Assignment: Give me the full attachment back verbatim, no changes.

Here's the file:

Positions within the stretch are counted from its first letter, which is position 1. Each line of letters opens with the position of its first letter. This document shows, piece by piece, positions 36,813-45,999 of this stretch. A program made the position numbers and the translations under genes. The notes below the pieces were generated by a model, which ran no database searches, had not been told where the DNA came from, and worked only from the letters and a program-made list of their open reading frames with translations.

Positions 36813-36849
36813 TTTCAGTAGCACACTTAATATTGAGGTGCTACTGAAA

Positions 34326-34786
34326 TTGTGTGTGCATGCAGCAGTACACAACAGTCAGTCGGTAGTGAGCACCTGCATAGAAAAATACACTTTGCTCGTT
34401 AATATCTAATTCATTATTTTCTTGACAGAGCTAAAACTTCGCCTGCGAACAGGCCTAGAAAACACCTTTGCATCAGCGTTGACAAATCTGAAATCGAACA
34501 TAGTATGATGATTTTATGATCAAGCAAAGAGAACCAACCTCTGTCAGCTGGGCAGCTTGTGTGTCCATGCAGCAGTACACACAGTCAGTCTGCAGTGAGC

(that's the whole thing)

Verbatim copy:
Positions within the stretch are counted from its first letter, which is position 1. Each line of letters opens with the position of its first letter. This document shows, piece by piece, positions 36,813-45,999 of this stretch. A program made the position numbers and the translations under genes. The notes below the pieces were generated by a model, which ran no database searches, had not been told where the DNA came from, and worked only from the letters and a program-made list of their open reading frames with translations.

Positions 36813-36849
36813 TTTCAGTAGCACACTTAATATTGAGGTGCTACTGAAA

Positions 34326-34786
34326 TTGTGTGTGCATGCAGCAGTACACAACAGTCAGTCGGTAGTGAGCACCTGCATAGAAAAATACACTTTGCTCGTT
34401 AATATCTAATTCATTATTTTCTTGACAGAGCTAAAACTTCGCCTGCGAACAGGCCTAGAAAACACCTTTGCATCAGCGTTGACAAATCTGAAATCGAACA
34501 TAGTATGATGATTTTATGATCAAGCAAAGAGAACCAACCTCTGTCAGCTGGGCAGCTTGTGTGTCCATGCAGCAGTACACACAGTCAGTCTGCAGTGAGC